Sano at forefront of Twins' All-Star turnaround

Sano at forefront of Twins' All-Star turnaround

MIAMI -- Not much was expected of the Twins at the beginning of the season. After all, they were coming off a season in which they lost an MLB-most 103 games. But Minnesota emerged as a surprise contender in the first half and entered the All-Star break at 45-43, only 2 1/2 games behind the Indians in the American League Central.

One of the most tangible symbols of their unexpected success could be found on the warning track of Marlins Park on Monday afternoon, where Ervin Santana, Miguel Sano and Brandon Kintzler sat in booths and fielded questions during the media availability for the 2017 All-Star Game presented by Mastercard. They represent the Twins' first trio of All-Stars since 2009, when Joe Mauer, Justin Morneau and Joe Nathan earned trips to the Midsummer Classic.

"I think probably a lot of people don't believe what happened with the Twins now," Sano said. "But I can tell you that I feel real different. I know my team has a lot of surprise for this year. This is one of the best teams right now in the big leagues. We have a lot of young players. We have Ervin Santana. We have Jose Berrios. Our team is playing really good."

Sano has been at the forefront of the turnaround, bouncing back from a rough sophomore campaign to be an All-Star in his first year as a full-time third baseman. He credits Fernando Tatis for helping him this year, as he served as his trainer in the offseason in the Dominican Republic and also threw to him in the T-Mobile Home Run Derby. Sano, a Dominican Republic native, said he expects roughly 20 family members to attend the All-Star festivities.

Interactive All-Star roster

"I feel really excited to be here today because I worked really hard for this," Sano said in Spanish. "Thanks to God, they gave me the opportunity to be in the Home Run Derby and the All-Star Game, and I feel super happy to have the chance to be here."

Sano advanced to the Derby final on Monday night by defeating Royals slugger Mike Moustakas in Round 1 and the Yankees' Gary Sanchez in Round 2 before bowing out to Sanchez's teammate and eventual champion Aaron Judge.

Santana has been the staff's anchor this year and is an All-Star for the first time since 2008, when he was with the Angels. The 34-year-old veteran has four complete games, which is more than any team, and twice as many as any player. He also leads the AL with 11 starts in which he allowed one run or fewer.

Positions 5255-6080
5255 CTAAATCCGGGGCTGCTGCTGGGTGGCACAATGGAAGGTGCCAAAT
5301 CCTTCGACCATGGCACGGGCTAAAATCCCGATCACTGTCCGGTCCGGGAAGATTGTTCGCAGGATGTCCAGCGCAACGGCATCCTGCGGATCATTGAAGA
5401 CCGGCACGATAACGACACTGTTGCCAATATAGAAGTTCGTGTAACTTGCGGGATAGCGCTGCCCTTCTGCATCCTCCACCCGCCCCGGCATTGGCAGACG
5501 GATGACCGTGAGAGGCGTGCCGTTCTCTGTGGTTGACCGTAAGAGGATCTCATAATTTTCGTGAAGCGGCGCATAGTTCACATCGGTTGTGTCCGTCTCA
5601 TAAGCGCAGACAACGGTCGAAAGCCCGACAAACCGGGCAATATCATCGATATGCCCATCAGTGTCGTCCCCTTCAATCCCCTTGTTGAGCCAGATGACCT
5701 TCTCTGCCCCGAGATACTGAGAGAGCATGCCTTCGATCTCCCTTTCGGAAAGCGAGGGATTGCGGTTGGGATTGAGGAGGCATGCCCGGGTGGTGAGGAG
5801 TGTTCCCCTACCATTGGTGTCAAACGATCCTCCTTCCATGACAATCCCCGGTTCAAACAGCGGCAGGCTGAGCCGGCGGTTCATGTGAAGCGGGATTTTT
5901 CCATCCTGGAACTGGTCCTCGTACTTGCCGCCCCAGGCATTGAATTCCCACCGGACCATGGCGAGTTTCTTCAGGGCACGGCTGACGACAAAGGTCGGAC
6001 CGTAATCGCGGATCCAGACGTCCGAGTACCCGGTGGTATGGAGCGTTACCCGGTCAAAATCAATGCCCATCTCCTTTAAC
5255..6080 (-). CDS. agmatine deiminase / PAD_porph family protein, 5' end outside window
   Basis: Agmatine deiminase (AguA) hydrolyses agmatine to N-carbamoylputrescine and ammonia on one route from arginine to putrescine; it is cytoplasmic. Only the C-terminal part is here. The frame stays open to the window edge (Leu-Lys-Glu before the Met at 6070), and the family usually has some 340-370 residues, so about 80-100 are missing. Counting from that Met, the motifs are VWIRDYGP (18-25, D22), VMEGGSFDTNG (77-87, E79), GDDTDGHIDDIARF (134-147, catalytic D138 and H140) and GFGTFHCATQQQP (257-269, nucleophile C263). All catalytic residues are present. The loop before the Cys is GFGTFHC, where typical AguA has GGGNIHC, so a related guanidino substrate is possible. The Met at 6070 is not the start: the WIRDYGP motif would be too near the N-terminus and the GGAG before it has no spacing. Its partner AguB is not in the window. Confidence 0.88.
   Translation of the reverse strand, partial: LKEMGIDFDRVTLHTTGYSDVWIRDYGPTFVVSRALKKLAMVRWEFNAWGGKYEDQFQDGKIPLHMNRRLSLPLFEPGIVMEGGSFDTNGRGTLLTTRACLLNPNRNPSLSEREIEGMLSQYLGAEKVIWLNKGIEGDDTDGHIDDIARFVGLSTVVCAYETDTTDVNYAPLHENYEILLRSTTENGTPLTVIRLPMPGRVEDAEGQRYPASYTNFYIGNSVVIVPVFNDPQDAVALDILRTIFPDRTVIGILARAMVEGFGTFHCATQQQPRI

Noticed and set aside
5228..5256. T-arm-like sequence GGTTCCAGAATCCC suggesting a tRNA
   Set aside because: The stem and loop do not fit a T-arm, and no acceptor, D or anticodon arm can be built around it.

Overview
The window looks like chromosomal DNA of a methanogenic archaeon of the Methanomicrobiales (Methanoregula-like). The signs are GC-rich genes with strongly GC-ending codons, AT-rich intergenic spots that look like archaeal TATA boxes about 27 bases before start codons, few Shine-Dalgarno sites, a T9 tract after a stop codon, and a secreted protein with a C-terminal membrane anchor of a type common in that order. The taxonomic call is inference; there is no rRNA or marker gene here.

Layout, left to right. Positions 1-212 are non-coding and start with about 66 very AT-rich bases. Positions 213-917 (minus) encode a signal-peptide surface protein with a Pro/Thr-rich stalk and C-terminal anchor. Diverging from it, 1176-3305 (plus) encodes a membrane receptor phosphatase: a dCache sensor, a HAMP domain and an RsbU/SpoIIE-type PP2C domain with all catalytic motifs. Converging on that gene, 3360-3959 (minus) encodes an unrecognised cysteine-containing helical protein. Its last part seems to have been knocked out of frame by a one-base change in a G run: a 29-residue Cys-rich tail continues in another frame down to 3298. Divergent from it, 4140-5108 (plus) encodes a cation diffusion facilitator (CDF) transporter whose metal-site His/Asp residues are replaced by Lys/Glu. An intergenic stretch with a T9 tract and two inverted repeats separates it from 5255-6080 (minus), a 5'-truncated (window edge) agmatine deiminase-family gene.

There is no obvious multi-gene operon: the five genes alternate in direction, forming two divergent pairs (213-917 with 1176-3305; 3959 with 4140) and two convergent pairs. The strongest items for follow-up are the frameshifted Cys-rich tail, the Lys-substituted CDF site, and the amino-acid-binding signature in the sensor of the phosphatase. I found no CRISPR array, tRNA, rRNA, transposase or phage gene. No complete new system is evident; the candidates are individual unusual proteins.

"It's great to be here and share this with my teammates," Santana said. "I did my job in the first half, throwing strikes and keeping the ball low. Now I can focus on the second half and enjoy the All-Star Game."

Kintzler, who was added as an injury replacement, is the Twins' most unlikely All-Star. As recently as eight years ago, Kintzler was pitching in Independent ball, and joined Minnesota on a Minor League contract before last season. After Glen Perkins went down with a shoulder injury that required surgery, Kintzler slid into the closer role and flourished, entering the All-Star break with 23 saves.

"Just being healthy and getting opportunities," said Kintzler, a first-time All-Star at 32. "You've got to get the opportunity to succeed in big roles like that, and you've got to take advantage of it. I know those opportunities for me don't come very much, so the second the Twins were willing to give me a chance to close, you've got to take it and run with it, or else that opportunity might not come again."

Kintzler had planned on spending the All-Star break with his family at a cabin in Gull Lake, Minn., though he had to cancel those plans and make new travel arrangements to Miami when he received news of his selection. He did get his $2,800 deposit back, though.

"They gave me my money back," Kintzler said. "They were Twins fans. Nice people."

Maria Guardado covers the Angels for MLB.com. This story was not subject to the approval of Major League Baseball or its clubs.